We moved to New York in the eighties. Almost immediately I was seduced by the energy, the sincerity and directness, the simplicity and sense of organization, and the fidelity of our American friendships. New York shone with the light of 1000 fires. We mingled simultaneously between artistic circles, high society, and other foreigners. Creativity was everywhere and money alone no longer ruled the day.
It was from this transatlantic vantage point that I watched Europe consolidate and unify. Faced with the growing influence of the American Empire, particularly in the economic realm with its unparalleled power, Europe decided to join forces. In reality, the idea had been floated ever since the end of World War II. It began with the rapprochement between France and Germany, and was desired by both de Gaulle and Adenauer. It was advanced by the Treaty of Rome, which united the great European powers. First came economic unity, which was followed by a customs and border union that privileged the European economy above that of the member states. The next step was currency unification. The last step would be political accord.
There were many different conceptions of Europe. De Gaulle, with his clarity of vision and extraordinary lucidity, did not want England to be a member of any European union. England was, in his opinion, unwaveringly linked with the United States, which, of course, it still is today. When Prime Minster Macmillan came to Rambouillet and begged him to accept his country in Europe, de Gaulle outrightly refused, and consoled him by singing the Edith Piaf song, “Don’t cry my lord.” On the other hand, the inclusion of Russia was essential to the spirit of de Gaulle’s idea, “Europe from the Atlantic to the Urals.” This unrealized configuration has remained the most just and most logical option to this day. There were debates over which countries would be accepted; some favored a slimmer Europe, others a significantly enlarged version. Certain parties even argued in favor of the inclusion of Turkey, with a population 90% Asiatic and home to 70 million Muslims.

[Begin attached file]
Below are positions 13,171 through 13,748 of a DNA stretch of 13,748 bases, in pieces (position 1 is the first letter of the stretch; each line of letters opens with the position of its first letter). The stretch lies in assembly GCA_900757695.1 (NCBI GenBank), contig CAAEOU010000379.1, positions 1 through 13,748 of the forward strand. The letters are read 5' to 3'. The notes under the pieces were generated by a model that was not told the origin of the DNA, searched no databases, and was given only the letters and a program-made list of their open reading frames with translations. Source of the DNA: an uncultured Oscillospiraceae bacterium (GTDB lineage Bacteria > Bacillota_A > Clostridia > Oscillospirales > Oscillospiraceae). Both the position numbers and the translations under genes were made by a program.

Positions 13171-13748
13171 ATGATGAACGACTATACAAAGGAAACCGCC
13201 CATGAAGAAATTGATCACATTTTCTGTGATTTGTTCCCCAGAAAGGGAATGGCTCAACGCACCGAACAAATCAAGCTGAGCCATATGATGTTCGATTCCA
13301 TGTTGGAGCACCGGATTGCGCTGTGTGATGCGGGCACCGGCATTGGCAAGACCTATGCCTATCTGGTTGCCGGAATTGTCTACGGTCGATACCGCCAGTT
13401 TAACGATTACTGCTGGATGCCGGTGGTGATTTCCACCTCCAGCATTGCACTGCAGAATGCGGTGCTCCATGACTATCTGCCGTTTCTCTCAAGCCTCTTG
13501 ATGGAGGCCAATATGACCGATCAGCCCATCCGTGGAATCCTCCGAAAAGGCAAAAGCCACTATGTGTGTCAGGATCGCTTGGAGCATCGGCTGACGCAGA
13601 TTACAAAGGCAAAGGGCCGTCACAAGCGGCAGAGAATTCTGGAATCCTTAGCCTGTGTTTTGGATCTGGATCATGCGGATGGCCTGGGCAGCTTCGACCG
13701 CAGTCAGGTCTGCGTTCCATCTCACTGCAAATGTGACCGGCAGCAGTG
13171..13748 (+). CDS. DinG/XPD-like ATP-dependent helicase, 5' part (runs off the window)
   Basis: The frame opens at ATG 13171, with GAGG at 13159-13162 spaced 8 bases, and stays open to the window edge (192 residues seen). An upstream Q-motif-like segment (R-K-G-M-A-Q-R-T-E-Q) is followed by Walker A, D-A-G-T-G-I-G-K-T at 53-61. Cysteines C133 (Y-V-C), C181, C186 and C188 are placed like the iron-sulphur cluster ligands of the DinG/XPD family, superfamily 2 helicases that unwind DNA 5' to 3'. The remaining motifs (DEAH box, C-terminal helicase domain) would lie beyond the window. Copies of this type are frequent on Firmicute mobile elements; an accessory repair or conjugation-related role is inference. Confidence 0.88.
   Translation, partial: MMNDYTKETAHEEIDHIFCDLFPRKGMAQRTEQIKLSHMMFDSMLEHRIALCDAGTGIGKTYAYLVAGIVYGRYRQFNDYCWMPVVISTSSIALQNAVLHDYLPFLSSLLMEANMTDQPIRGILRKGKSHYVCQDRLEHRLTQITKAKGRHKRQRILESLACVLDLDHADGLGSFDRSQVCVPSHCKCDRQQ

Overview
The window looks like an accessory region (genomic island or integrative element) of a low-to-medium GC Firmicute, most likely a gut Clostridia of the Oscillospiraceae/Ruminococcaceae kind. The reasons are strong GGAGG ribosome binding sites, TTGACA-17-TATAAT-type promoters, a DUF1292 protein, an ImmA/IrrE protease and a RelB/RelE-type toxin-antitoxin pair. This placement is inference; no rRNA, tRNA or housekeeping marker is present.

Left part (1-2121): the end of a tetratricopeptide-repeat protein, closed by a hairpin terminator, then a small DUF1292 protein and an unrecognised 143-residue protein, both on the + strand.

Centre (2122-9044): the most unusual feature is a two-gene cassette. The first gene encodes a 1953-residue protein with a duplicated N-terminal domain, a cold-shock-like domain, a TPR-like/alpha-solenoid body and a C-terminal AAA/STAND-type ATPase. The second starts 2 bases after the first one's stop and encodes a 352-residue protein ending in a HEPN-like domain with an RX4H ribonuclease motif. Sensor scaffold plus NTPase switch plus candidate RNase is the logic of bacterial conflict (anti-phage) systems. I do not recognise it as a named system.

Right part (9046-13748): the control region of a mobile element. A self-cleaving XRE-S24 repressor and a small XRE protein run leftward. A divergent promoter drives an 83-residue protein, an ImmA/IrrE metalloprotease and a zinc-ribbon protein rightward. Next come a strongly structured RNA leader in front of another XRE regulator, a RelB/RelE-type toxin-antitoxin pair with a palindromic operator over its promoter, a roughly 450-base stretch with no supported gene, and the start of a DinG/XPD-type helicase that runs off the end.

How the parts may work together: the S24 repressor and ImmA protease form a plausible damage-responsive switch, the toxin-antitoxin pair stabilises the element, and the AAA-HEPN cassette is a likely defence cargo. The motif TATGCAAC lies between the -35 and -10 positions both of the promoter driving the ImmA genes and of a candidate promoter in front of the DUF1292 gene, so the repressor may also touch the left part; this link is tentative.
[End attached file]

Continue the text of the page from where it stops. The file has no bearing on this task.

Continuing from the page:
More recently, Europe wanted the Ukraine to join its ranks. Russia protested the potential loss of this “ally”. There were riots in Kiev, the president was overthrown. The Crimea was annexed and a bloody civil war began. Smaller states seem willing at all costs to join the Euro Zone. Others, such as England, dream of leaving. Despite the complications of its birth, the European Union is a considerable and undeniable economic power, and isn’t sky about exercises its weight with regard to the United States, which does not exactly satisfy the latter.
Personally, I find this evolution perfectly satisfying. Having a Greek father, and French mother, a Danish grandfather, a Russia grandmother, and the other half being Spanish, I have often wondered to exactly which country I belong. Simply put, I feel European. European in the sense that despite their differences in History and culture, the tradition of these countries is one. I saw further progress being made. The Schengen accord permits free and open movement between many countries. The common currency aids the free flow of goods which I wholeheartedly support and from which I constantly gain more satisfaction.
Photographs by Justin Creedy Smith